How many kJ do kids need each day?

Eating a healthy, balanced diet and being physically active are particularly important for kids. Bodies are still growing and behaviours formed now can last a lifetime.

So they need fuel. But like adults, there is no magic, single kJ number for all kids. Every child is different.

Our Ideal Figure calculator uses special equations to suggest an ideal figure to maintain weight in children younger than 10 years and for teens. The kids' version is right below. There is no option to make weight loss a goal in this one. If you're concerned about their weight, consult a qualified health professional.

Your ideal figure

What should your recommended daily kJ intake be?


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(Only available for ages 10+)
How physically active is your school day or main part of the waking day:

  • Not active - e.g. mostly seated, including during breaks; easy walking between classes; 1 physical education class per week
  • Moderately active - e.g. active during breaks, playing sports and active games
  • Very active - e.g. often active, frequent running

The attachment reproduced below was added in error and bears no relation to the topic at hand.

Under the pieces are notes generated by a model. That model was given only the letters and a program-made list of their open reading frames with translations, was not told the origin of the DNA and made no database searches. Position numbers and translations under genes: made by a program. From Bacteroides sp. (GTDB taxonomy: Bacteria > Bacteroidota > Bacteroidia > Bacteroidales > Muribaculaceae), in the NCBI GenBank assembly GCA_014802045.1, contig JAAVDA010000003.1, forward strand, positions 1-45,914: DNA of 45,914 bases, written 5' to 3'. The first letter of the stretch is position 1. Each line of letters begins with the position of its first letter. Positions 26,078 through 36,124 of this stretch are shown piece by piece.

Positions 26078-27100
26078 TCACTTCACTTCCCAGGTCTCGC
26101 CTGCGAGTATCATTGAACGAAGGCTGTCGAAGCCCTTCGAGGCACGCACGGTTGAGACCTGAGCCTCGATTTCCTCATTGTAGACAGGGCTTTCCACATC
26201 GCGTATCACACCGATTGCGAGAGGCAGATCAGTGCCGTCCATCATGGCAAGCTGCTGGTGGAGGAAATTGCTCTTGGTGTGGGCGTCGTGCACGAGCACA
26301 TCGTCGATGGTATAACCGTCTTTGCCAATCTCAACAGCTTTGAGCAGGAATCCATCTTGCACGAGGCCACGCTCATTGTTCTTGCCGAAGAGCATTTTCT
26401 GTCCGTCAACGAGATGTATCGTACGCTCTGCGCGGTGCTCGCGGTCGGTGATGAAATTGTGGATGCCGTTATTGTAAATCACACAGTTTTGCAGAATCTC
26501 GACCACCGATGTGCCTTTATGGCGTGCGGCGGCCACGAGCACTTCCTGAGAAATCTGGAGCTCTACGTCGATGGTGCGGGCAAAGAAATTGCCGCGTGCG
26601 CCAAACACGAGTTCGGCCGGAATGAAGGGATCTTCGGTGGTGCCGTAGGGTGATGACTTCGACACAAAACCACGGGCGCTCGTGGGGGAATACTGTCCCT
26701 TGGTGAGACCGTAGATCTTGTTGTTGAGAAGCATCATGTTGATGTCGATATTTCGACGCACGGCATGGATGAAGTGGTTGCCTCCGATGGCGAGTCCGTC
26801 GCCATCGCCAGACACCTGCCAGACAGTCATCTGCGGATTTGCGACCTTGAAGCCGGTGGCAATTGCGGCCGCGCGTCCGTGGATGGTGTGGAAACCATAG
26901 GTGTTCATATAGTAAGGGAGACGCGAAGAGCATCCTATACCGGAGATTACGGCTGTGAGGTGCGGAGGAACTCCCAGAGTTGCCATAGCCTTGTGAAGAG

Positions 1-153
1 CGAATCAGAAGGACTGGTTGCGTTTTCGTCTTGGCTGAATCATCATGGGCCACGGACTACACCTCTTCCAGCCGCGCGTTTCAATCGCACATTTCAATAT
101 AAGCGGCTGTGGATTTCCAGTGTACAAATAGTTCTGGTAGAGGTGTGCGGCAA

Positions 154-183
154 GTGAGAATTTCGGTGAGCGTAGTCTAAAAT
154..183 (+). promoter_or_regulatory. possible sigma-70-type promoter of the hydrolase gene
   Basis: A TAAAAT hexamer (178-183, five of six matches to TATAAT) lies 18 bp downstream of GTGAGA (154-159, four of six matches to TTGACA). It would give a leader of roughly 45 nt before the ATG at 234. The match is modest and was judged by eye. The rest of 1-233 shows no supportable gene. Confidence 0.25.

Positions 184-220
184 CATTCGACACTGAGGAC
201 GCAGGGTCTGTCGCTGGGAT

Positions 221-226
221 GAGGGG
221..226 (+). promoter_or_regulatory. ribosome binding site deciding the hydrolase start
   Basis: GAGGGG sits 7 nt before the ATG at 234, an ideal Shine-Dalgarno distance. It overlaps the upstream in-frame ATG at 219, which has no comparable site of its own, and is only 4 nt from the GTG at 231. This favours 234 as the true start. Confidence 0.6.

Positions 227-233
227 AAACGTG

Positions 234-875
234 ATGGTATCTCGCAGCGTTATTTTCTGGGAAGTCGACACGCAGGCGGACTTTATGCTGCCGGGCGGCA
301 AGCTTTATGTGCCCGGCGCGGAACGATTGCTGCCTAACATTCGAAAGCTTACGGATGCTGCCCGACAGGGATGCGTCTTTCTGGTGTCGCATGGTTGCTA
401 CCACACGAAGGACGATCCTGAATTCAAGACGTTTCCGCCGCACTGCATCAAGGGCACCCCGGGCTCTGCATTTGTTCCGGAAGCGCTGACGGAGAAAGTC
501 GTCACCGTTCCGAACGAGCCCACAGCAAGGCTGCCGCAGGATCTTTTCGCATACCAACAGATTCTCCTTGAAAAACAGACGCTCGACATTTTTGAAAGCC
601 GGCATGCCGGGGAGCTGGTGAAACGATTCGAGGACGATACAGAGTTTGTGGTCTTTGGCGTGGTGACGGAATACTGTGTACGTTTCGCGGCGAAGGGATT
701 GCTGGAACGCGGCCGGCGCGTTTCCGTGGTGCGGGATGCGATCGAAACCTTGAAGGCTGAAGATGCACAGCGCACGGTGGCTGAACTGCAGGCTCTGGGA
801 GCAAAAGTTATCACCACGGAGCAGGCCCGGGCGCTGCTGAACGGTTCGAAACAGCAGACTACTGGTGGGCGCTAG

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(Only available for ages 10+)
How physically active are you outside of school or the rest of the waking day:

  • Not active - no strenuous leisure activity eg mostly homework, small screen activities, leisurely walking
  • Moderately active - occasional active leisure activity or sport, regular bicycling to school
  • Very active - frequent, strenuous leisure activity or training on most days eg. jogging, several competitive sports or strenuous cycling on most days

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Calculator results are based on population averages and are approximations. Individual needs are likely to vary. A range of ideal kJ figures is provided as a guide, where possible.

If you want a tailored, personal weight management plan, you should consult your doctor or accredited practising dietitian.

This calculator is provided for instruction and is not intended for medical diagnosis or treatment.

It may be less suitable for people involved heavily in sporting activities such as elite athletes, with some health conditions or for ethnicities whose weight-to-age ratio differs from the population average.

Calculations are based on the approach by McNeill, in Garrow, James & Ralph (eds), 2000, Human nutrition and dietetics.

Everyone's body works differently, and this is just a starting point. It might take some trial and error.

The good news is: small changes can make a big difference.

Doctors and other health care professionals are the best people to determine whether a child or adolescent's current weight is healthy. They have growth charts of weight-for-age and weight-for-height and they can consider growth patterns.